After Sunday’s tough ride to Santa Cruz I expected to feel a bit tired in the legs, but surprisingly that wasn’t the case; I actually felt pretty darned good. Good enough that I just started climbing away from the group, which was content to start up Kings at a pretty leisurely pace, chatting about their own tough rides (think a couple of them, including Kevin Keenan, had done gnarly rides both Saturday and Sunday). I just kept on going, thinking I’ll take it as far as I can.
About half mile past the park Kevin (my son, not the pilot) suddenly comes flying out of nowhere up to me, and I’m thinking geez, he was just loafing back there with the rest of ’em and was now going to drop me like a rock? Wish that had been the case. Instead he’s raced up to tell me that he’s turning back for home because of extreme pain in his side, plus a feeling like he was going to throw up. I thought OK, I’ve heard this before, it passes, and suggested he keep riding with us up to Skyline and head down 84 instead of doing the West Old LaHonda loop. No, he said this was too painful for that, so I told him I’d see him later and he headed back for home.
Everything else about the ride ends up being pretty insignificant; when I return home I find that Kevin’s been taken to Kaiser Emergency, possibly for a ruptured appendix. He’s admitted, and undergoes all manner of tests while I’m holding things together at the bike shop, short both Kevin and his sister, Becky. Kaiser determines that his right kidney is 100% blocked, which, for someone whose left kidney runs at 70% normal, isn’t a good thing. Tonight he went through a procedure to have a stent installed, basically a tube forced through to open up the blockage. Didn’t work. Scar tissue from earlier work on his kidney had completely sealed up the ureter.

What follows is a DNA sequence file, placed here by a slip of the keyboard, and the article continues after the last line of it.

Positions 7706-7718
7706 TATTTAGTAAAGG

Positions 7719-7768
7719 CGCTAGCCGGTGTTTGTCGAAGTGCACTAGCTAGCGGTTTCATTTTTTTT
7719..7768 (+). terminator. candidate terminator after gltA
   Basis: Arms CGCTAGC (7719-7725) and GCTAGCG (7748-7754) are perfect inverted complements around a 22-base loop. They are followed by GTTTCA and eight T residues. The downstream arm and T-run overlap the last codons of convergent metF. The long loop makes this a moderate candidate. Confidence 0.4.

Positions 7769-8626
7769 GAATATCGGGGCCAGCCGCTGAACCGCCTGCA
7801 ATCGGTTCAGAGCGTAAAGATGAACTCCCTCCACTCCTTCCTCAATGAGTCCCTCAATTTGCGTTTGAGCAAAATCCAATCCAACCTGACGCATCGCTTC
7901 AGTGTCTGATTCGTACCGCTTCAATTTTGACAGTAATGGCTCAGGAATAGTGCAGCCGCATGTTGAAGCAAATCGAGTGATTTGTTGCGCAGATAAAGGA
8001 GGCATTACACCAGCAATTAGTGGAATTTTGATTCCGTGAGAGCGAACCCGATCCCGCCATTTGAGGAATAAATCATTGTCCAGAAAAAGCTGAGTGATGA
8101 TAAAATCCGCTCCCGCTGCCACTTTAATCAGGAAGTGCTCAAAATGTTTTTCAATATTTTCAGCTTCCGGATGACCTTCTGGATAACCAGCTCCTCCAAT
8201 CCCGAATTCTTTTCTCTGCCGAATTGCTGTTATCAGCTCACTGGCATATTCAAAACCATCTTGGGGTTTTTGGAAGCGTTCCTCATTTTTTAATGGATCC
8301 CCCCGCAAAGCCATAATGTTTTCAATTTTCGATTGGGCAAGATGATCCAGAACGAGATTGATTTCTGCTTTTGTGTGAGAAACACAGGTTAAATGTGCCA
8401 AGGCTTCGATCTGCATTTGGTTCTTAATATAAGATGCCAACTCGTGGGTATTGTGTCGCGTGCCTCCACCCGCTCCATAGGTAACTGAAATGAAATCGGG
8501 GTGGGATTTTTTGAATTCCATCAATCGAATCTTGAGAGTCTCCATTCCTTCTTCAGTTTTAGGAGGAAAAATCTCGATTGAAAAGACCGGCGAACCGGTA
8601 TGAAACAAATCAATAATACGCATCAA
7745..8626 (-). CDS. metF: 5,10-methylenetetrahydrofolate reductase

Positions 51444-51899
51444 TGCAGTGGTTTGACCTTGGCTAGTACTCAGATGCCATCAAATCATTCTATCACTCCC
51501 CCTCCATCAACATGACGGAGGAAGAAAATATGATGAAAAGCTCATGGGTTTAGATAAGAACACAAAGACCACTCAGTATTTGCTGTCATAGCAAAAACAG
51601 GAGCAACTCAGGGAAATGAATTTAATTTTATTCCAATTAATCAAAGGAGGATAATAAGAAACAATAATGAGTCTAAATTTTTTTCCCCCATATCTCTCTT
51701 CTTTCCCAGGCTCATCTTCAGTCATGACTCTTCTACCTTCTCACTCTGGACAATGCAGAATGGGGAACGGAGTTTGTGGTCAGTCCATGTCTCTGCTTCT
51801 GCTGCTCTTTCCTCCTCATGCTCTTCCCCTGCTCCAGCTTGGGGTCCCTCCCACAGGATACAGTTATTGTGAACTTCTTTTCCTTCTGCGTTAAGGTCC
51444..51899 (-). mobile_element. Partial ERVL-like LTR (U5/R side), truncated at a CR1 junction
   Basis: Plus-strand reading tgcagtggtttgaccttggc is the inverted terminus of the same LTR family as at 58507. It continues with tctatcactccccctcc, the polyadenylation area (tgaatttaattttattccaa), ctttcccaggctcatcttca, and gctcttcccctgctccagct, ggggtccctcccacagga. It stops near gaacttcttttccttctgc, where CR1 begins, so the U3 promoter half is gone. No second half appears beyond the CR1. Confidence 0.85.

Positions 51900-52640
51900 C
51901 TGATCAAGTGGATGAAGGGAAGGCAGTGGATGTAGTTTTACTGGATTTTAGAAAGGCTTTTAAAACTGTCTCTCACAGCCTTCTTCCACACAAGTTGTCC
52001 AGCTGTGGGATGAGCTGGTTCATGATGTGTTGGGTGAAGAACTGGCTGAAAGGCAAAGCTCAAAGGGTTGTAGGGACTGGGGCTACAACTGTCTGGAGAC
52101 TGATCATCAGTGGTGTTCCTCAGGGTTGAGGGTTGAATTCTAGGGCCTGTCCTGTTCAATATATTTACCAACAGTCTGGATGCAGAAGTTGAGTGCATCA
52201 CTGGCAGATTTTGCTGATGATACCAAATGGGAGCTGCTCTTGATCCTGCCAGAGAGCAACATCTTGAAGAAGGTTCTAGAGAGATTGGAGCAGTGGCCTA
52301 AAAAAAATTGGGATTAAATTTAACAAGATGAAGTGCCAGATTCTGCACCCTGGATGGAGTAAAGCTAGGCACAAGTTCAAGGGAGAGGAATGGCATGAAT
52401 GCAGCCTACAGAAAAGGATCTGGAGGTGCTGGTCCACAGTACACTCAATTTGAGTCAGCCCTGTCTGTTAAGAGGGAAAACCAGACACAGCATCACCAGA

The doctor explains to us why it’s so important to get things flowing again; the blockage has actually shut down the kidney. This is not a good thing. Tomorrow they’re going to try and place a tube directly through his side to the kidney, allowing a drainage path and hopefully jump-start the kidney back to life.
I just left Kevin shortly ago (11pm Tuesday night) in a state you don’t want to see anybody in. Thankfully the excruciating pain was finally beginning to subside (due to drugs you don’t want to be on). In the morning I’ll see him again before work, find out when the new procedure is scheduled, and rearrange my priorities accordingly. And in-between now & then I’m left to wonder how, according to the Doctor, this kidney blockage might have been going on for months without being recognized (he’d visited the ER several times for flank pain, and told it was likely gas). Along with the usual questions about why Kevin, what can I do to ease his pain, the usual father-child stuff. But job#1 is to pray, literally, that his right kidney gets back to work. –Mike–